You can easily hike the entire Notch Trail out and back in less than one hour if you’re a quick hiker. But we encourage you to slow down, enjoy the trail and spend a good 10 minutes at the summit viewpoint. You won’t get this level of excitement on any of the other 9 hikes in Badlands.

According to All Trails, Notch Trail is the top rated hike in Badlands with a rating of 4.7/5 after thousands of real hiker reviews. And we can’t argue!

 

Badlands Notch Trailhead

Notch Trailhead is located on Badlands Loop Road (SD-240) near the park’s northeast entrance.

Click or touch the map below to activate.

  • On a computer, click the blue directions icon to open your Google Maps app and input your current location for directions to Notch Trailhead.
  • On mobile, click expand map to open the map straight into your Google Maps app.

You should park on the southern side of a long and narrow parking area located next to Badlands Loop Road, which serves Notch Trail, Window Trail, Door Trail and one end of Castle Trail.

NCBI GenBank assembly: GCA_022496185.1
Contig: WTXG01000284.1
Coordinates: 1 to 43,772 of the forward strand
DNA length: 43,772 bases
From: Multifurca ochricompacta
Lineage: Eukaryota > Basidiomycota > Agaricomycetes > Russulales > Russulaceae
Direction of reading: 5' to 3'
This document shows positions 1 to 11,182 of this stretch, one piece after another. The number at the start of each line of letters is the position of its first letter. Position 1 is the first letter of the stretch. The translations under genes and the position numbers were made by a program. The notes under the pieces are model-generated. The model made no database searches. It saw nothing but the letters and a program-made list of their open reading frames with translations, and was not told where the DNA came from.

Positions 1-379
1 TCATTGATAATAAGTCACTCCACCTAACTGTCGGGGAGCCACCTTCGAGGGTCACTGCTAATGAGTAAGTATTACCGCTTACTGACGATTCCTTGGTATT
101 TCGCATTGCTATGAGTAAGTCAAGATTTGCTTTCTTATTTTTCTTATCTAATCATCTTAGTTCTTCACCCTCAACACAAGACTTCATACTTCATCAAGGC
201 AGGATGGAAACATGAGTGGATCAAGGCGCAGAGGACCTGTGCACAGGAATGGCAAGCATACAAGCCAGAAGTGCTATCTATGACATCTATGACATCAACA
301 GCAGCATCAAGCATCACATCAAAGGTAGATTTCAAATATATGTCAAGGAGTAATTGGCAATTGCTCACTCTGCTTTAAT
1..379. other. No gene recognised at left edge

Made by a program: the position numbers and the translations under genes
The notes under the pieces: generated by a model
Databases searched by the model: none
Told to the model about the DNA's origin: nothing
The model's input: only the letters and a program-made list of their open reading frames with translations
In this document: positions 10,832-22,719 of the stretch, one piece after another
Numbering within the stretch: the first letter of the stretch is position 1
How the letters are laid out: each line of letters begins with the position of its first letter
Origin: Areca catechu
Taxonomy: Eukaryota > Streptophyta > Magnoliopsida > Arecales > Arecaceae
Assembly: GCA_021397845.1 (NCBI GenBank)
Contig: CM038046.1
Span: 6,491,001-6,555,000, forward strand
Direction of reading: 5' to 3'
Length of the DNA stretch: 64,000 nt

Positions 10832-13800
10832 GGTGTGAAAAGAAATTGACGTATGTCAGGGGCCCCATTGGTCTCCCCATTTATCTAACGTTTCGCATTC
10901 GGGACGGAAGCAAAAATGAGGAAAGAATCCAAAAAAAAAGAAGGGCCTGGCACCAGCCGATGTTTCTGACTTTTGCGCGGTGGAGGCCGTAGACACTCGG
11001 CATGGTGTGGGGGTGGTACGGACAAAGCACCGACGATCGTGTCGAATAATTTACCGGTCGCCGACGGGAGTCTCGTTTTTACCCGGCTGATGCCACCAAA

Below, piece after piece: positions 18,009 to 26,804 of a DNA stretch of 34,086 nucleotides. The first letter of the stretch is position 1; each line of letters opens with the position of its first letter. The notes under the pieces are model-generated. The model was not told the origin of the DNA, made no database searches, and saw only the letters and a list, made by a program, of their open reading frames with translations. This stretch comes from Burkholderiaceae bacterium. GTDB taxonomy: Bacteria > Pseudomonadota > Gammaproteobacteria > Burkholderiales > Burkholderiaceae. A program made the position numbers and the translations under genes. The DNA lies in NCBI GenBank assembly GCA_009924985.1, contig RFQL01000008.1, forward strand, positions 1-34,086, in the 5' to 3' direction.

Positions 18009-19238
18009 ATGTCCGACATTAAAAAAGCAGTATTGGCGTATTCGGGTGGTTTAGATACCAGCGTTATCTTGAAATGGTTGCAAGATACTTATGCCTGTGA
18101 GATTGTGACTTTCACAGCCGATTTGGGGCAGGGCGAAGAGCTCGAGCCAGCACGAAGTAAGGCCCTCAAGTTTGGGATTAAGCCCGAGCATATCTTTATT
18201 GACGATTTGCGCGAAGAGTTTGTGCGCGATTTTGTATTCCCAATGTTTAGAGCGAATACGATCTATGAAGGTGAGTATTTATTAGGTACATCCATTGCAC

There’s lots of parking spaces at the trailhead, so you shouldn’t have any trouble finding a spot unless you visit Badlands on a weekend in the summer. Half way along the long parking area you’ll find vault toilets.

Trail Walkthrough

Next, we’re going to walk you through the hike from start to finish so you know what to expect. You’ll see our own photos from the hike and we’ll describe the trail exactly as it was for us.

1. Park At The Trailhead

Hiking information board at the start of a hike in south dakota
Walk to the trailhead after parking

We began our hike at the southernmost point of the long and narrow parking lot and read the information board before starting. There was a sign stating no dogs allowed and to wear sturdy boots because the terrain is rough.

We wore running shoes because the ground was completely dry both times we hiked Notch. But if it has recently rained and the ground is wet, you should definitely wear boots with good grips because the ground turns to sludge.

2. Beware Of Rattlesnakes